What Is the Future of Couchsurfing?

A new business model may have irreparably jeopardized the site, so what's next?

Still-life of suitcase and carry bag, on the floor of cool holiday apartment
Oscar Wong / Getty Images

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Get any solo backpacker talking about their extensive travels on a shoestring budget, and nine out of 10 will bring up Couchsurfing. Launched in 2004, the online home exchange service matched up travelers with hosts who agreed to provide a couch for them to sleep on in destinations worldwide, free of charge. Initially run entirely by volunteers, the site branded itself as a non-profit with the goal of building a travel community (it would later become a for-profit company in 2011). Fresh out of college and definitely unable to afford $200 hotel rooms, my friends and I often used Couchsurfing. Throughout my early 20s, I slept on strangers’ couches in at least 10 different cities. 

One of the first businesses to harness the sharing economy, Couchsurfing quickly became a staple of backpacking culture. Its message boards were a key place for backpackers to meet each other, and meet and greet events popped up in locations worldwide. I shared beers with Couchsurfers in Montreal, met up with a group of artists in Baltimore before crashing their couch that evening, and even found myself attending local meet-ups just to meet travelers passing through when I was back home in New York City. The site had become more than just a free home exchange service—it became what it set out to be: a community. The company and the culture seemed unstoppable. 

In 2020, the COVID-19 pandemic changed all that. The concept of people from around the world entering your home on a nightly basis not only became impossible but potentially dangerous. “Personally, I probably won't be hosting again until there's an accessible vaccine,” read a May 2020 comment on the active Couchsurfing subreddit. “And even then, who knows how much a vaccine will cost in other countries. Will I need to start screening travelers based on what country they're from and how well that health care system has dealt with the whole situation?” Other hosts agreed. “I’m a host who typically says yes to about 90 percent of requests,” read another comment that month. “I changed my status to not accepting guests for the first time ever because of the pandemic.”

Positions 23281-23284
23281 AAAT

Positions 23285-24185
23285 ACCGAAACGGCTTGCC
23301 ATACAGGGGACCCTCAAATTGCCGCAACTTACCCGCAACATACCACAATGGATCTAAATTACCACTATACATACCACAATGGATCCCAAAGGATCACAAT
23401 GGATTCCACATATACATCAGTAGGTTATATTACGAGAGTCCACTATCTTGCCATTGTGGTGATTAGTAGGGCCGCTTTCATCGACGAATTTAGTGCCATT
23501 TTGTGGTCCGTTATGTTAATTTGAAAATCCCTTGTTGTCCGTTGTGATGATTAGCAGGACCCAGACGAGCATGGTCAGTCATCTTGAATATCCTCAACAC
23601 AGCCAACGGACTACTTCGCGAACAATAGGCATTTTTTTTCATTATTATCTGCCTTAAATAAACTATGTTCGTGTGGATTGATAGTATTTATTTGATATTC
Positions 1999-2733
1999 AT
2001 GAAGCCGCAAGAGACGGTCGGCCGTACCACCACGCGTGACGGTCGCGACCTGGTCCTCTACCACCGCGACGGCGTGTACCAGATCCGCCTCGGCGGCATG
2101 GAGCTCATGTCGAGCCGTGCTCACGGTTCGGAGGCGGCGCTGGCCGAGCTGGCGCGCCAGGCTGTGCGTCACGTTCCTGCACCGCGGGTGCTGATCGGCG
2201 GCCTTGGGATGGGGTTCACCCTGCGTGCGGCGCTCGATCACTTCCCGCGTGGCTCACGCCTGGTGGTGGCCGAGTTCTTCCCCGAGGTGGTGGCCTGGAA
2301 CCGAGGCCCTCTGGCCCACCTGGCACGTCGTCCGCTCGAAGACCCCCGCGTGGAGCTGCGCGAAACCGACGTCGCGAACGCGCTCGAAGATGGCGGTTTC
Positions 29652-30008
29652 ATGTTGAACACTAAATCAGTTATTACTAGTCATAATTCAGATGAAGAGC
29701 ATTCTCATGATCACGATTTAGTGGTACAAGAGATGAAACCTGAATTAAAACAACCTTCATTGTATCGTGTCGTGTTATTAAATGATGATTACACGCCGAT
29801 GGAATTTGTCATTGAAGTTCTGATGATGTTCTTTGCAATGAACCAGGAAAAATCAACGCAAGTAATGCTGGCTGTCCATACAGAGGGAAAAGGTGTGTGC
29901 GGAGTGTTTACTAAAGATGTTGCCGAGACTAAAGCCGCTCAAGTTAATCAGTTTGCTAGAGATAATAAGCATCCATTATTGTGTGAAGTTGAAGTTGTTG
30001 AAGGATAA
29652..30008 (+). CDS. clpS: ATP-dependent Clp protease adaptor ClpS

With the lack of users came a 90 percent drop in active engagement on Couchsurfing, and inevitably, loss of advertising revenue. In May of 2020, the company announced a pivot to a membership fee.

“Due to the economic downturn and the direct impact on travel, the sources of funding for Couchsurfing have been depleted, and we have no other option than to turn to you, the community, for support,” the company wrote in a blog post on its website. The new membership fee would be $2.39 a month—“or $14.29 per year if paid upfront.” (Fees vary by country, and some smaller countries are exempt.) It was a first for a company that initially began as a community-based non-profit organization. “This is a decision of last resort,” the company stated on their official website, “and not one taken lightly.” 

The announcement stunned members of the Couchsurfing community, who felt the membership fee was a departure from the site's ethos. Many referenced a 2011 blog post by the company written shortly after it gained for-profit status. “CouchSurfing will never make you pay to host and surf," it said at the time. "It’s against our vision to exclude anyone from having inspiring experiences for financial reasons, and that’s not going to change just because our methods of generating revenue do.”

Even more staggering was the company’s choice to immediately paywall the site, leaving many without access to their account data. “All our friends lists, photos, references, groups were suddenly held hostage behind a paywall,” wrote travel blogger Bren on the Road in a May 2020 post. “After promising Couchsurfers would never be forced to pay to host or surf, we were now being forced to pay just to log in.”